The U.S. Bureau of Labor Statistics reported this morning that 257k nonfarm payrolls were added during the month of January. This follows revised payrolls gains of 329k in December and 423k in November.
The Professional Services industry added the most jobs in January.
The Education and Health Services industry, the Leisure and Hospitality industry, and the Professional Services industry have contributed the most to job gains over the last 8 years. Although Construction and Manufacturing employment both grew in January, these sectors have had the most difficulty recovering from the economic downturn.
The household survey shows that 777k full-time jobs were added in January, while part-time employment increased by 40k. Since November 2007, when the household survey showed peak employment, full-time jobs have decreased by 1.2 million and part-time jobs have increased by 2.8 million.
Part-time employees made up 18.58% of the workforce in January, down from 18.66% in December.
Those part-time for economic reasons, workers who would prefer to be full-time but are involuntarily part-time, as a share of those part-time for noneconomic reasons was unchanged at 34.4%.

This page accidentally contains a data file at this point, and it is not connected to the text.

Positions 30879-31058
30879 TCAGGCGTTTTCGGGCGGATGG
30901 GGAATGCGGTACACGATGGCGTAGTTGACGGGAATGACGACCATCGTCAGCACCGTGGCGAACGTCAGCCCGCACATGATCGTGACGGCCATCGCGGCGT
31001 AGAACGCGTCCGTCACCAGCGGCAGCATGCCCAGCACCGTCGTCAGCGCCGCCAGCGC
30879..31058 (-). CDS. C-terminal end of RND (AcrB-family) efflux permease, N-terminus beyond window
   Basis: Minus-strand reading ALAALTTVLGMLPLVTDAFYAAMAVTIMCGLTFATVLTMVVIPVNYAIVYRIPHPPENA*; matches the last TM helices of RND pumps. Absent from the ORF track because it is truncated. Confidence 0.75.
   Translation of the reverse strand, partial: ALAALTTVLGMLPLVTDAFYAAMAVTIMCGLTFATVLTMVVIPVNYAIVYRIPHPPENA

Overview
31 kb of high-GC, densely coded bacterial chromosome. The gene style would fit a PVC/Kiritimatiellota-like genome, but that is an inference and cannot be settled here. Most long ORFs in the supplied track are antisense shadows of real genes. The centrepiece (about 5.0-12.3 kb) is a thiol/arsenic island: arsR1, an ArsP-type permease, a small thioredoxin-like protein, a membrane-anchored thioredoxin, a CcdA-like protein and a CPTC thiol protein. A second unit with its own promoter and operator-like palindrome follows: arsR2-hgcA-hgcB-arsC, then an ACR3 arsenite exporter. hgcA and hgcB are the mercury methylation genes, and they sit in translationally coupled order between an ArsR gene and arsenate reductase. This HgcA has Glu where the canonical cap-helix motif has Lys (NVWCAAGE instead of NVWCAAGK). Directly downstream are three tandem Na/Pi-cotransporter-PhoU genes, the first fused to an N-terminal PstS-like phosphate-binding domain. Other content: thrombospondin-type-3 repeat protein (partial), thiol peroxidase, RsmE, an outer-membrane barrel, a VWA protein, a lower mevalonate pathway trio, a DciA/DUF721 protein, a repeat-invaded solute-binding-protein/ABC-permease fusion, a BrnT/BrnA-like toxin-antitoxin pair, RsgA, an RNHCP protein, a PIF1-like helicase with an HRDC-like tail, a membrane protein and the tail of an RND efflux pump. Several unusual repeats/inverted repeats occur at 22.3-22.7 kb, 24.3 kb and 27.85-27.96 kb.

The unemployment rate (U-3) was 5.7% in January, up from 5.6% in December. The broader underemployment rate (U-6) increased to 11.3% from 11.2%.
Youth unemployment continues to be volatile.
Unemployment for those with less than a high school diploma decreased to 8.5%.
Blacks continue to experience the highest unemployment rate at 10.3%.
The labor force participation rate increased to 62.9% from 62.7%, while the employment-to-population ratio increased to 59.3% from 59.2%.
Participation among men increased to 69.5% from 69.2% and participation among women increased to 56.8% from 56.6%.
The participation rate for prime age workers (25-54) rose to 81.8% from 80.8% in December.
Since the total participation rate peaked in August 2008, participation has only risen in the 55+ age bracket.
Average weekly hours worked by production and supervisory employees decreased to 33.8 from 33.9, while average hourly earnings increased to $20.80 from $20.73. Average hourly earnings have increased 1.96% from a year ago.
Average duration of unemployment in January was 32.3 weeks, down from 32.8 in December. This metric reached a high of 40.7 in 2011, and is still elevated by historical standards.
Of those unemployed, 47.0% have been so for 15 weeks or longer.
Overall, this was a strong and generally positive employment report.